"Teaching Shakespeare Through Exercises on Acting and on the Basic Emotions"
While teaching at a private liberal arts college near Berkeley, I obtained special approval one semester to teach an experimental course on Shakespeare.
This class differed from the usual discussion class in two main ways.
Otherwise, many classes were spent in familiar discussion format, supplemented by an occasional lecture. I met with 28 upperclassmen, twice a week, 90 minutes each time, for a 12-week semester. During this time, we spent
Students wrote extensive journals, which I frequently read. There were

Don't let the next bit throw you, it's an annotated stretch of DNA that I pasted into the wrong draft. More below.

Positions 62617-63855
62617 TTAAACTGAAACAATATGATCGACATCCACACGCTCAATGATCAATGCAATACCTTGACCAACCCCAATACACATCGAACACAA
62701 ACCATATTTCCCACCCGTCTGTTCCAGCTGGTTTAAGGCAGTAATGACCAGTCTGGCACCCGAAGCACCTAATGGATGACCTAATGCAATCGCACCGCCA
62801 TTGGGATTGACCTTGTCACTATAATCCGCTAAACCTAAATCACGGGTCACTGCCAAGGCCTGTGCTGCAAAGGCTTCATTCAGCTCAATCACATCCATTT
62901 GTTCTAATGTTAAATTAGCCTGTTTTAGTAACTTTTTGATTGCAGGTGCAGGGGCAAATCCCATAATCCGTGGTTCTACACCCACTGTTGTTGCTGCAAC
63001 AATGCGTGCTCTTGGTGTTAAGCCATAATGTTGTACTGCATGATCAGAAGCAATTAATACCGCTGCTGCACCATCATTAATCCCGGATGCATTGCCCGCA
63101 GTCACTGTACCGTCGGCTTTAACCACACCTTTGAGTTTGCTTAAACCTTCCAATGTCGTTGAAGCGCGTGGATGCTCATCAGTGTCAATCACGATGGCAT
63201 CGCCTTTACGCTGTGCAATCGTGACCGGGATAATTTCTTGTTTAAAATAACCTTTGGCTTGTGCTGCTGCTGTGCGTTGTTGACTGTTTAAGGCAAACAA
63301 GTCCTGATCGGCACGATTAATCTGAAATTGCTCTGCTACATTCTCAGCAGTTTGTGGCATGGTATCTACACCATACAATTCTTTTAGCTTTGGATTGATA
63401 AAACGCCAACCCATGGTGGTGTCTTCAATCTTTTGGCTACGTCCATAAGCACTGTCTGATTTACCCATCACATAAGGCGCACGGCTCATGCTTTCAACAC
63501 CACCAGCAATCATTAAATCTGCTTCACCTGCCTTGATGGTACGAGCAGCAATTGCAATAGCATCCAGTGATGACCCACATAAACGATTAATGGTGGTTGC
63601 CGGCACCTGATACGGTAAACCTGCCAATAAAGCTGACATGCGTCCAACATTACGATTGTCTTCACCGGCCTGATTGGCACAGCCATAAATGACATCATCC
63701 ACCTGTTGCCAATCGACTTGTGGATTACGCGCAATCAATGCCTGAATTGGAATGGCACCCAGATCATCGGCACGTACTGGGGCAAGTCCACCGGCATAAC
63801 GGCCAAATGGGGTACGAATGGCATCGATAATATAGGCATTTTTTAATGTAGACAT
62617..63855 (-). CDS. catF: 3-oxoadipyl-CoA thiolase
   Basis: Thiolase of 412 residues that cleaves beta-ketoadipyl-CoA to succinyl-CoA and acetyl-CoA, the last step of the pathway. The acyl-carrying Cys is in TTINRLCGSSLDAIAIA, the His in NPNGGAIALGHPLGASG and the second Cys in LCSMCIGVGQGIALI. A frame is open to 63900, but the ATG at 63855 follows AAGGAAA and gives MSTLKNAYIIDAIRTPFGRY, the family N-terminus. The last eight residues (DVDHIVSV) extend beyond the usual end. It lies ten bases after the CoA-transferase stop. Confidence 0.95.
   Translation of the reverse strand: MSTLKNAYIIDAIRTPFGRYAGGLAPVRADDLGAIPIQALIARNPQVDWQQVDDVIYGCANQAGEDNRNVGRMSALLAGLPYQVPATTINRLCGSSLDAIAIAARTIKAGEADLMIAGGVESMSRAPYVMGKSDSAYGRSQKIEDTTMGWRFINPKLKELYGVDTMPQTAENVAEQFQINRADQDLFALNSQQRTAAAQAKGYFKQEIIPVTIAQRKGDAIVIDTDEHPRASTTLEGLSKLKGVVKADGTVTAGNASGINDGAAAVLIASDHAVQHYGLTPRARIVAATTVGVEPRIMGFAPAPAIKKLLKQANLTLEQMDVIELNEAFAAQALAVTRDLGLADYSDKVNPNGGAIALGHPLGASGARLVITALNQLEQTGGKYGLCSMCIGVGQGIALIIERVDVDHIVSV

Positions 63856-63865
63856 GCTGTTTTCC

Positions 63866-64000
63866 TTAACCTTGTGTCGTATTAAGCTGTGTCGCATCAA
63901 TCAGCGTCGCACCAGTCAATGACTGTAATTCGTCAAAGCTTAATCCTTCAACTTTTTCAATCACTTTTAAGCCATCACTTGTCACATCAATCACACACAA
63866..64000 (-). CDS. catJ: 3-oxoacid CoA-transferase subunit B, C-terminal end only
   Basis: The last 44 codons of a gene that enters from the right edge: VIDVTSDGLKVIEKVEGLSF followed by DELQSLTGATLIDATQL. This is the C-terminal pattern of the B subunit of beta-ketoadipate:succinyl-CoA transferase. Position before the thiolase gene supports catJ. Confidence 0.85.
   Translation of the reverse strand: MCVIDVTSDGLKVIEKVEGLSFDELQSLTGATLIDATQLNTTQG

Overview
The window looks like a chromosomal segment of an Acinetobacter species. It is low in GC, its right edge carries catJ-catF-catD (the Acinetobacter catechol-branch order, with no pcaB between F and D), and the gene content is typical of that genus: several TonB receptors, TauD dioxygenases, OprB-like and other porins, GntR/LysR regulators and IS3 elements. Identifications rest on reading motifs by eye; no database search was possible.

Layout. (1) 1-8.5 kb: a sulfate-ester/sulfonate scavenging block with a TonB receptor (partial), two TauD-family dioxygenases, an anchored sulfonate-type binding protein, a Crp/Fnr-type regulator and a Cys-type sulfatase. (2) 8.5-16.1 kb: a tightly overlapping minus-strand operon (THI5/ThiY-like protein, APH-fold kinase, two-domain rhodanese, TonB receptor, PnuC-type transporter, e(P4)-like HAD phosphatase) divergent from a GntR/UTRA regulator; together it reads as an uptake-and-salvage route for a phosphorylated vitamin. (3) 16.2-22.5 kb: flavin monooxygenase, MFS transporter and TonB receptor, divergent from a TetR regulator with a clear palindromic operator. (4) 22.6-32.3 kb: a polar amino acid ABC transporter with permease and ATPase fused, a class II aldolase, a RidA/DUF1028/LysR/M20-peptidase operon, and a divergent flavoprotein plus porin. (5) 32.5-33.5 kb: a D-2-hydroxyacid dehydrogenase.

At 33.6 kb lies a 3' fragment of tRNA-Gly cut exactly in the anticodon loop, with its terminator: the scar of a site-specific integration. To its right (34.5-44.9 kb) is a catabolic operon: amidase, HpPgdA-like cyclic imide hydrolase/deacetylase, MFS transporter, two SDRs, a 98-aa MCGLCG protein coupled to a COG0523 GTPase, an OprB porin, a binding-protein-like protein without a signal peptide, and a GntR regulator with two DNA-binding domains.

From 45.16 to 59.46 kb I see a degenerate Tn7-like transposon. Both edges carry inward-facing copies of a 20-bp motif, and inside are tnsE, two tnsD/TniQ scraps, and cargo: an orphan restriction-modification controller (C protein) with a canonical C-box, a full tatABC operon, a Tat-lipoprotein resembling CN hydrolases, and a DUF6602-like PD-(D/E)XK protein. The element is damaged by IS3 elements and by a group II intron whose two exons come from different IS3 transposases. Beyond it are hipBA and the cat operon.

no exams or formal papers.
The experimental elements, however, changed the tone of the class so much that students found it sometimes disorienting, sometimes exhilarating, but, I think, seldom dull. Final evaluations indicate that I reached at least as many students with this approach as in the previous semester's regular discussion course.
Sadly, I lost (to my knowledge) two outstanding students--who simply were not able to function in the class. One of those two, a young woman who had mastered an academic approach to literature, complained that she was disoriented by this approach and dropped the class. For a first effort at teaching in a new way, though, I consider this class successful enough to report, in the hope that other teachers of Shakespeare will find some of these approaches worth trying out.